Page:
US FTAs also have an expropriation provision that requires compensation, including interest, for direct or indirect expropriation of an investment. As ‘investment’ is defined very broadly to include tangible and intangible property, loans, shares, intellectual property etc., investors can directly sue the state at an international tribunal for violations of the investment chapter of a US FTA, including the expropriation provision. ‘Indirect investment’ could mean losses resulting from government regulation or policy. For example, cases have been brought claiming loss of future market share under NAFTA provisions, due to banning of dangerous chemicals.

Furthermore, a US FTA investment chapter could affect Malaysia’s ability to put in place capital controls and other policies such as those used during the 1997 Asian financial crisis, due to its requirements to allow free transfers of capital.


Government procurement is an important macroeconomic tool for stability and management. It enables the government to spend more to stimulate the economy in times of recession and if this money is spent on local products and local companies, its beneficial effects are multiplied within the local economy. Furthermore, government procurement can be used to achieve social policy objectives such as assisting disadvantaged groups or regions.

Many developing countries, including Malaysia, fought to keep government procurement off the WTO negotiating agenda. The WTO working group had the mandate to only discuss “transparency in government procurement”, with possible rules limited to only the transparency aspects, and excluding market access aspects, i.e., enabling foreign companies to bid on equal terms with local companies for government contracts.

US FTAs go far beyond what was being discussed at the WTO. US FTAs typically have a government procurement chapter that requires market access for US companies in the sectors listed. This will affect federal, state and probably municipal governments. Despite some safeguards that can be included, or even if discussions are limited to transparency aspects, there will be pressure for Malaysia to progressively open up government procurement.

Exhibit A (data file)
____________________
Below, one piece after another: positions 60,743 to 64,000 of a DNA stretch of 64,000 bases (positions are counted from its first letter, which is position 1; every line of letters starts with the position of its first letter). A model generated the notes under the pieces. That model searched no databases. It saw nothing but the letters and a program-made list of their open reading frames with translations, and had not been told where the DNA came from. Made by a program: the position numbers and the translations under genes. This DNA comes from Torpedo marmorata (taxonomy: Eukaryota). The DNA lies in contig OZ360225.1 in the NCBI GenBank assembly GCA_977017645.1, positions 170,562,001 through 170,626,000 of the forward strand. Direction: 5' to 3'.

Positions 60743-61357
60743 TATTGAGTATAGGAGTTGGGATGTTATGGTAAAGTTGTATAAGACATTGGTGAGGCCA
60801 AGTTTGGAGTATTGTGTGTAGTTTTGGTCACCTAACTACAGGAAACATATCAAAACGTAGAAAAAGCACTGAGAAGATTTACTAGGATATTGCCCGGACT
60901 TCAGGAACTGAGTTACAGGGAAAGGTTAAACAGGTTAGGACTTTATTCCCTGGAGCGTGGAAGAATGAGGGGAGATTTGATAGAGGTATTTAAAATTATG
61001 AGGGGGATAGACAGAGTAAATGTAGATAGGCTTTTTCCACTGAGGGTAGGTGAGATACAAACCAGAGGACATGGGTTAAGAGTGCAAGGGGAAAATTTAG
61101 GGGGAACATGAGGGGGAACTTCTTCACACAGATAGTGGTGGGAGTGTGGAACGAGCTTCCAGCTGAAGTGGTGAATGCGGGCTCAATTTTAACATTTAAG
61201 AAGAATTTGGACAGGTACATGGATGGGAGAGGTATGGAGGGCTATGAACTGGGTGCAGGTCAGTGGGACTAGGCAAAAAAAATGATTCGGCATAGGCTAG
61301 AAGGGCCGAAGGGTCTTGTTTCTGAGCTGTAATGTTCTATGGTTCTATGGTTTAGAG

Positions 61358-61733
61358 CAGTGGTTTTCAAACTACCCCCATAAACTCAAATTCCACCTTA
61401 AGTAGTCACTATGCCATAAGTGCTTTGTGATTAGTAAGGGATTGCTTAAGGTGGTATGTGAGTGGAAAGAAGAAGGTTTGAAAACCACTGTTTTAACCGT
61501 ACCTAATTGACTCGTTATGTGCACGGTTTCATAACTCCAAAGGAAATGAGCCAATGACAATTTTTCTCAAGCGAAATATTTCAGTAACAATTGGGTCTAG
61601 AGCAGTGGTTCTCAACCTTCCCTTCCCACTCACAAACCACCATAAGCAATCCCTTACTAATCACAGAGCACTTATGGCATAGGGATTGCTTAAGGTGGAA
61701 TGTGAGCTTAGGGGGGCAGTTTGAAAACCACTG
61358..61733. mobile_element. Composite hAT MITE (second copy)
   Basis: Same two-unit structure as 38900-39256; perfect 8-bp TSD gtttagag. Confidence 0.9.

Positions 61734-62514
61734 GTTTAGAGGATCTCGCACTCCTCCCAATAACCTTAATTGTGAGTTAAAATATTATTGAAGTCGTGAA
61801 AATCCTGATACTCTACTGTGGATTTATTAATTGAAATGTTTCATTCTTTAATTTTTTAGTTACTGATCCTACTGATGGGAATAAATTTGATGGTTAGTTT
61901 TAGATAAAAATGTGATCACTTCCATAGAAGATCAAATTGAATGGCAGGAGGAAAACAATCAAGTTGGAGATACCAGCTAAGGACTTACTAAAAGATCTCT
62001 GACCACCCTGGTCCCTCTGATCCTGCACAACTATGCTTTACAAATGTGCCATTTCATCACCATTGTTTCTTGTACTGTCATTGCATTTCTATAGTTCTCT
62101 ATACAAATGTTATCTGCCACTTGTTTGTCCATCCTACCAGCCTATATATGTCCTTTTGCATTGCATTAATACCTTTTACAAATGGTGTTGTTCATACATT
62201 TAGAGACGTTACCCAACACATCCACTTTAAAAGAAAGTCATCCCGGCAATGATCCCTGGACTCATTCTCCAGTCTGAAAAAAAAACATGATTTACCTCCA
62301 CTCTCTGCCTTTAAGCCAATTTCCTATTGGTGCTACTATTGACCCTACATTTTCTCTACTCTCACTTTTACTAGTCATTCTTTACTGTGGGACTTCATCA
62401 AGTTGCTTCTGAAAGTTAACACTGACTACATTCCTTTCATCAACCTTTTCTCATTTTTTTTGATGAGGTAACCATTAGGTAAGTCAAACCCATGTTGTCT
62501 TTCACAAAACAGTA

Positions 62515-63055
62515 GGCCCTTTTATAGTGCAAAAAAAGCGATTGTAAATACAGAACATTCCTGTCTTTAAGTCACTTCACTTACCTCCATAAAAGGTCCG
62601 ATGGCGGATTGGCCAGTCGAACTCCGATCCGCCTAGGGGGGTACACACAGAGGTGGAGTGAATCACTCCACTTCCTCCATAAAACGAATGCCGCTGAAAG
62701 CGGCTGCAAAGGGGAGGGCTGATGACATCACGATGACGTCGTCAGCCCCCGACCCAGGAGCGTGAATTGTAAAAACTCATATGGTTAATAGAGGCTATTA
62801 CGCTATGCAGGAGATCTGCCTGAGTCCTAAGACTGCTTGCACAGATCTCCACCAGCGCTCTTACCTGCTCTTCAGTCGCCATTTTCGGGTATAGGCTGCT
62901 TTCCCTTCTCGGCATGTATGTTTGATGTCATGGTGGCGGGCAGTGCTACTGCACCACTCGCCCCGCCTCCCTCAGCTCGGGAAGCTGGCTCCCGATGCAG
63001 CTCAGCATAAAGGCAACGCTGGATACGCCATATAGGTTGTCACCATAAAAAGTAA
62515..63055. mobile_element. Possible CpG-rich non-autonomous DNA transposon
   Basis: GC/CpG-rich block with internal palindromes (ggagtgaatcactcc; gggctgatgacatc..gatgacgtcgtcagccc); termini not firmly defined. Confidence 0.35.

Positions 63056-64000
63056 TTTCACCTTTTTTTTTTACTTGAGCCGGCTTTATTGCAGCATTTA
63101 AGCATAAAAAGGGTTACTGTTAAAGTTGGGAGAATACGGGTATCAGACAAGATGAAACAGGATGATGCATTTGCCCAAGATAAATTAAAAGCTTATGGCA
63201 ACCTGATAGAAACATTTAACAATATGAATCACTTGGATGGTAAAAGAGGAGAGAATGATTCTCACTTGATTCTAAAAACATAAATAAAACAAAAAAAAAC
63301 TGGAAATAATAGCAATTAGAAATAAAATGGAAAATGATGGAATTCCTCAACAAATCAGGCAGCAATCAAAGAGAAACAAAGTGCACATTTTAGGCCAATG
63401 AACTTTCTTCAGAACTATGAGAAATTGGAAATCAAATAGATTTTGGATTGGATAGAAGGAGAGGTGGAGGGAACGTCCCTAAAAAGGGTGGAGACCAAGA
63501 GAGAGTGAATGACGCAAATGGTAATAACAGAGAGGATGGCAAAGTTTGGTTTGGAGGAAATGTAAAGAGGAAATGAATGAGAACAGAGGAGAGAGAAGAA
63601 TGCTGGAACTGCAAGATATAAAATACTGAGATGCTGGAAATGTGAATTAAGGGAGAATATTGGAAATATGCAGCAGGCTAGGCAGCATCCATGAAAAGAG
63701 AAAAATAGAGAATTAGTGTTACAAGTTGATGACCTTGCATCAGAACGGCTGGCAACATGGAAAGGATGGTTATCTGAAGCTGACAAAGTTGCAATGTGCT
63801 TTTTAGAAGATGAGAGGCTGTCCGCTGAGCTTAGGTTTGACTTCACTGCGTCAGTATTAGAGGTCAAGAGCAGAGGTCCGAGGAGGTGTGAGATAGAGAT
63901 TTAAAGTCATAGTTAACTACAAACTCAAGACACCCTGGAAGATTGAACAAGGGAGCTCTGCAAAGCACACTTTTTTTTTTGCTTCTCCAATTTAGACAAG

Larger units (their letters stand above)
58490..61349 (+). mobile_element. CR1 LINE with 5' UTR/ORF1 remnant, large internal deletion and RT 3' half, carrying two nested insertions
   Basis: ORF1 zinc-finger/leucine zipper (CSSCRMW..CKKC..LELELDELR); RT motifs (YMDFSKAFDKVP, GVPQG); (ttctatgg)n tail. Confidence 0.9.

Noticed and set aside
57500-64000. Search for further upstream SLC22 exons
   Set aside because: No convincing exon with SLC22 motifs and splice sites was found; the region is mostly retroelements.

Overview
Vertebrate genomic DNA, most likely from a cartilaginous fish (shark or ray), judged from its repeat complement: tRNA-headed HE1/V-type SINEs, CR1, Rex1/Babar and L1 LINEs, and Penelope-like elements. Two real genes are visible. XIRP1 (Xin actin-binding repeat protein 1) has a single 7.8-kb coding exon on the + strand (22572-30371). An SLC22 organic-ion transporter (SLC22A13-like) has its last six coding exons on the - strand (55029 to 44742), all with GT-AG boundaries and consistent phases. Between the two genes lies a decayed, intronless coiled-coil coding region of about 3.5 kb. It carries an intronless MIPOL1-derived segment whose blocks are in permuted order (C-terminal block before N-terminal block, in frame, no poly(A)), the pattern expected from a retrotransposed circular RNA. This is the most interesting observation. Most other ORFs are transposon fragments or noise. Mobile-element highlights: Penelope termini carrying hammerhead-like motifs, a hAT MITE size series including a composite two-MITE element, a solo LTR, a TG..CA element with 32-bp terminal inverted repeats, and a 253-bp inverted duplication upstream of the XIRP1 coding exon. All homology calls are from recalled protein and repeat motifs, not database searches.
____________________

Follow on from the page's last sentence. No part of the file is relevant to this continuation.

As Malaysia is a member of the WTO, it must abide by the minimum standards of intellectual property (IP) protection set in the Agreement on Trade-Related Aspects of Intellectual Property Rights (TRIPS) and is afforded flexibilities in its implementation. However, as 98% of patents granted in Malaysia are to foreigners, it may not want to further increase this protection.

It has been argued that intellectual property rights (IPRs) can increase innovation, research and development, foreign direct investment, technology transfer, industrial development and economic growth. However the experience of other countries and economic theory do not always bear this out. In particular, a survey of the pharmaceutical industry in Malaysia found that the strength of patent protection had little or no impact on their decisions to conduct research and development in Malaysia, invest in Malaysia or transfer technology.

Yet, US FTAs require stronger levels of intellectual property protection than that stipulated by the TRIPS Agreement, as well as remove the flexibilities provided for in the TRIPS Agreement. In practice, increasing IP protection would apply to all applicants, not just those from the US. In addition to requiring parties to the FTA to sign many TRIPS-plus IP agreements, which may not be in Malaysia’s interests, the IP chapter of US FTAs also covers trademarks, copyright, patents and other forms of intellectual property. For example, the copyright provisions typically extend copyright protection from 50 years (as obliged under the TRIPS Agreement) to 70 or 95 years after the death of the author.